Broad Cove, the largest of the salmon farms that Cooke runs in Eastport, Lubec and Machiasport, is home to a 40-acre array of 19 pens, each of which can accommodate 25,000 fish as they grow from 9-inch smolts to 10-pound salmon ready for harvest.
The pens are circular, an accommodation to salmon that swim in circles and don’t like corners.
Broad Cove had been leased by Heritage Salmon, a Canadian-owned company that Cooke bought in 2004. In 2006 it also acquired the Maine operations of two Norwegian companies, Fjord Seafood’s Atlantic Salmon of Maine and Stolt Sea Farm.
At its peak, the industry had a dozen companies that employed a total of 1,200 people, mostly in Washington County where good jobs are scarce.
Environmentalists who fought the aquaculture operators in court remain skeptical about Cooke’s operations, despite its improvements.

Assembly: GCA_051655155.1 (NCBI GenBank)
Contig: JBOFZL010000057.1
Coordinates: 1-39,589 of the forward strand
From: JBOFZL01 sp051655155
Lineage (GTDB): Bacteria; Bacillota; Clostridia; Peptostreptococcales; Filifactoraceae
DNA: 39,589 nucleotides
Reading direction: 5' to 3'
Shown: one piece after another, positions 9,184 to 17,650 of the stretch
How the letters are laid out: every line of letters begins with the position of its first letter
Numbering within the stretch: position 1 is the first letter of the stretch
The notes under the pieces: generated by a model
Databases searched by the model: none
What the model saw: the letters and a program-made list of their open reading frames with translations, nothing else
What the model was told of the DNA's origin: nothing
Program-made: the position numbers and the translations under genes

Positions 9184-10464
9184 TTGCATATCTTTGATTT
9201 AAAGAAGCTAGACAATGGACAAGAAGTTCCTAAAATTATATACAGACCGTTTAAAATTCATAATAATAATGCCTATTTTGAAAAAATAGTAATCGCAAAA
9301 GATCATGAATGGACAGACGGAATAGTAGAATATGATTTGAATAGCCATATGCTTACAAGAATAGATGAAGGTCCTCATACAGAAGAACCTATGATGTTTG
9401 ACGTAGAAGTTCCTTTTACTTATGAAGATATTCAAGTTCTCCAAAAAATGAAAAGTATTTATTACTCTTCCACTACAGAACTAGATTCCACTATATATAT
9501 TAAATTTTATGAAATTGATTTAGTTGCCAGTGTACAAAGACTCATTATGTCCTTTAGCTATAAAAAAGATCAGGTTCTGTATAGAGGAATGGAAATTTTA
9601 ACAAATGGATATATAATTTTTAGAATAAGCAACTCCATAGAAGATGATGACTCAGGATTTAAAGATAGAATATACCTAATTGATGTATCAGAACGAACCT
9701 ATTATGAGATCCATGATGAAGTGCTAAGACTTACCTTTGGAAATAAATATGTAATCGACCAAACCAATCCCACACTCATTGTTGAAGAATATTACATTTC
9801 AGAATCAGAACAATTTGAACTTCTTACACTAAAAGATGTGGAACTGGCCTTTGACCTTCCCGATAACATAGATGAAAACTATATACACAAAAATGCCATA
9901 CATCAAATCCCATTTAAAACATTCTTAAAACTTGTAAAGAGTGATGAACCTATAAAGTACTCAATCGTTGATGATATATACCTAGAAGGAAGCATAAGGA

Raising huge numbers of fish in pens creates a breeding ground for pests and disease, discharges large amounts of waste and poses a threat to wild salmon, they say.
“Basically it’s hard to trust this industry, and whether they should even be doing what they’re doing is kind of a bigger question,” said Josh Kratka, an attorney with the National Environmental Law Center.
But with the collapse of groundfishing, aquaculture remains one of the few activities aside from lobstering that provides jobs along eastern Maine’s working waterfronts.
Morang remembers how he faced the prospect of having to leave Maine at age 50 in search of work when Heritage Salmon went under in 2005.
There was little hope for the failed industry until the Cooke family moved in, he said, increasing the number of salmon in Maine pens from 300,000 in 2005 to 3 million a year later. The plan is to maintain production at roughly that level.
Cooke now processes its Maine salmon in St. George, New Brunswick.
By January it plans to reopen the 28,000-square-foot plant in Machiasport that it inherited when it bought Atlantic Salmon.